Exploitation cinema followed the generic thriller, horror, action and crime themes in the eras of 1950s, ‘60s and ‘70s. These kinds of movies were mostly aimed for moviegoers belonging to the age group of fifteen to twenty-five. However, at the turn of the 21st Century, exploitation cinema took a startling turn in terms of its representation of violence and sex. Oftentimes, makers used hardcore trauma as a convenient plot tool to advance the movie. At the same time, the makers were irresponsible in exploiting this imagery in terms of providing very little trigger warning for viewers. Consequently, this led to severe triggers for viewers who suffered from PTSD, anxiety or other mental health disorders.
The horror genre has been notorious in producing movies of this kind. The slasher horror movies which often show explicit gore have infrequently used proper censorship. The issue of censorship is debated widely. In terms of what is proper and improper, the censor board has often used regressive cultural norms to enforce arbitrary censorship. However, in terms of a factual representation of bodily harm, censor boards are often lacklustre. This gives rise to movies often exploiting harmful stereotypes for the sake of comic relief too. For example, blatant homophobia and transphobia are shown as a laughing point in movies like ‘Humshakals’ or ‘Bol Bachchan’. Furthermore, movies often use sexual trauma as a plot point to forward the movie. For example, in the movie ‘Simmba,’ a brutal rape plot point is used as a character arc for the protagonist.
Another harmful use of sexual trauma in exploitation cinema is when it is used as something which makes women powerful. This is harmful because it reinforces the idea that women are capable of tolerating pain. Hence, they should be pedestalized for this ability. Women often have been at the receiving end of emotional, physical and sexual trauma. This is not because of their tolerance but because of sheer brute force. Movies which romanticize the idea of women having to go through a traumatic incident in their life to become powerful is harmful as it perpetuates the idea that women by default are weak. It also glorifies the systemic abuse that women often face. Examples of this can be seen in movies like ‘Mother India.’
Furthermore, sexual trauma is often used as a tool in exploitation cinema which fall under the genre of torture porn. For example, in movies like ‘I Spit on Your Grave’, the protagonist has to go through a harrowing incident for her to become capable enough to exact revenge on her perpetrators. These movies rely heavily on manifesting violent imagery. This is exploitative in the sense where violence and sex intertwine to provide a sadistic viewing for the audience. In movies like ‘A Serbian Film’, violence once again is used to attract and shock the viewers. Hence, in movies like these, violence is only used like a background musical score which is vicious in its nature.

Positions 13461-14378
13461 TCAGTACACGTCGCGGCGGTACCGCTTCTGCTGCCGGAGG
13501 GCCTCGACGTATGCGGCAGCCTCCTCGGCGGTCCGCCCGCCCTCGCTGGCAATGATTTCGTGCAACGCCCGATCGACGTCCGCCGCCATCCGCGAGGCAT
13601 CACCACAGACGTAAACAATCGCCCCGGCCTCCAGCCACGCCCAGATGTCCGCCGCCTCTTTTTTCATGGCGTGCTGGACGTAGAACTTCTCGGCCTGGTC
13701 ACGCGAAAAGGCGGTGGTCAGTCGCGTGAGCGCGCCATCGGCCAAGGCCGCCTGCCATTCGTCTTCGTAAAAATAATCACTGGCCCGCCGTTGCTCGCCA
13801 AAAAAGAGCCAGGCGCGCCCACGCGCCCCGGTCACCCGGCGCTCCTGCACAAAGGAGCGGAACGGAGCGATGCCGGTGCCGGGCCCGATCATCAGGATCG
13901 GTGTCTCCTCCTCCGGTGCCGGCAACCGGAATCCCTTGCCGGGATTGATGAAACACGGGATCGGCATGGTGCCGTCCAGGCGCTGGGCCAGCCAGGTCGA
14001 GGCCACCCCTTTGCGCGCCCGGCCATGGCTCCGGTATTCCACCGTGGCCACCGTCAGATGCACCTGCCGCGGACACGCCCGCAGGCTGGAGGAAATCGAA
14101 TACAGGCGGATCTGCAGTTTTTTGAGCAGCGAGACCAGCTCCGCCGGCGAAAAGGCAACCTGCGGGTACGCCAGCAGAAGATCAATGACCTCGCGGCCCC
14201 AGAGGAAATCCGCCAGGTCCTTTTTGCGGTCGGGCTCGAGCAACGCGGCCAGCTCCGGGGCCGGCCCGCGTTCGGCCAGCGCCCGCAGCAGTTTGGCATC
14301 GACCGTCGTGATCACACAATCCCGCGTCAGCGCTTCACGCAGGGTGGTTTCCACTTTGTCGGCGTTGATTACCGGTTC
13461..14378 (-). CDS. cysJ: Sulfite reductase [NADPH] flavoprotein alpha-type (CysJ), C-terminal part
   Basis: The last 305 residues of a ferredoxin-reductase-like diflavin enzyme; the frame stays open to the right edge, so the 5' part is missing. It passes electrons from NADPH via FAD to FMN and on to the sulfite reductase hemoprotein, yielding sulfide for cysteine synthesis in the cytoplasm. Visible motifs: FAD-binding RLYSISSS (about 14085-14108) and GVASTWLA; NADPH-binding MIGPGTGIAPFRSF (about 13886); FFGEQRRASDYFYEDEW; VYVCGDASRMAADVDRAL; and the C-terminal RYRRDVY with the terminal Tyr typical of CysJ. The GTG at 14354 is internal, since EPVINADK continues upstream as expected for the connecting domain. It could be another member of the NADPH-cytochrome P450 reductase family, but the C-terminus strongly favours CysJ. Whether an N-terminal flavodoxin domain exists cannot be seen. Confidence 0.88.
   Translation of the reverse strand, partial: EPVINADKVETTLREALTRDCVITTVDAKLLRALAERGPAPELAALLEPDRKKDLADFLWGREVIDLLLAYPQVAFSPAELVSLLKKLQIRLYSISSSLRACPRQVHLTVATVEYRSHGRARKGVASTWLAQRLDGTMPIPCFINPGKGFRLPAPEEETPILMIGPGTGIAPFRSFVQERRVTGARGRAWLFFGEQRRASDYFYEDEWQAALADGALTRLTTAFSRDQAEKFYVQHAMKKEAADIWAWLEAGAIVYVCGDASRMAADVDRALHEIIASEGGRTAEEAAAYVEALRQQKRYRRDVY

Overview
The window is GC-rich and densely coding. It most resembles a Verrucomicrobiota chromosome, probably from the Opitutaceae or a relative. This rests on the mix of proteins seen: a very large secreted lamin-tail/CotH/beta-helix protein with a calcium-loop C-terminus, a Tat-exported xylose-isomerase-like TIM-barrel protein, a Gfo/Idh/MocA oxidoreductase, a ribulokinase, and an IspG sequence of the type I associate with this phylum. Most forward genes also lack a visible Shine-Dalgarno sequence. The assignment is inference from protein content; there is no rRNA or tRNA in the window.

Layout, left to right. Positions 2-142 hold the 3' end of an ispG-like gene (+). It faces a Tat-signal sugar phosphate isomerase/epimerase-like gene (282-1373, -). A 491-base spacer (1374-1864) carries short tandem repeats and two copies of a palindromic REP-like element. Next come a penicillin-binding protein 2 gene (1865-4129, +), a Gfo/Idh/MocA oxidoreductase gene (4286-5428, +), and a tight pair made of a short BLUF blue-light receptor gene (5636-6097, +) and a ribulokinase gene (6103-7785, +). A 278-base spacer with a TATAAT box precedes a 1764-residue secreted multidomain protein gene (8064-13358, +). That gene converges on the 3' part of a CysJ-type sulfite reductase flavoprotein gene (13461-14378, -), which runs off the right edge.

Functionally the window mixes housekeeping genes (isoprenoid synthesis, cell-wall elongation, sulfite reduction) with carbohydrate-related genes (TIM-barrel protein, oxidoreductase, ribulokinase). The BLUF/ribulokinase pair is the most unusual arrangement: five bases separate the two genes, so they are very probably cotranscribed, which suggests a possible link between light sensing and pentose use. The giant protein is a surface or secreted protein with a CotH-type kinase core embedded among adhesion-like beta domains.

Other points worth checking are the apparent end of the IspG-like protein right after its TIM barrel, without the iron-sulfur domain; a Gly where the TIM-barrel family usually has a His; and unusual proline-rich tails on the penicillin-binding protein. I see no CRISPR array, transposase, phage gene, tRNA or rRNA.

Exploitation movies often give the excuse of dealing with taboo topics for their existence. However, such topics can be shown in a different light which does not exploit lived experiences. For example, Zee5 recently released a web series called ‘Mafia.’ This series delved heavily into issues of caste-based violence. However, the series once again used this violence as a plot point to shock the viewers rather than explore in-depth the causes behind it. This becomes problematic as lived experiences are reduced to an artistic expression which is shown without any trigger warnings. On the other hand, movies like ‘Lipstick Under My Burkha,’ talk about deep-seated taboos in Indian society without exploiting trauma.
Violence and sex can be shown in movies to be imagery. Censor boards often find wrongful problems with harmless representation of sex. Simultaneously, movies and shows which exploit trauma and use violence and sex as a means of aesthetics and plot points are often given a free pass. Responsible representation is important while producing movies which deal with heavy and uncomfortable matters. Art has the capacity to spread important messages but when its representation becomes so abusive, it loses its meaning and only becomes another tool of oppression.
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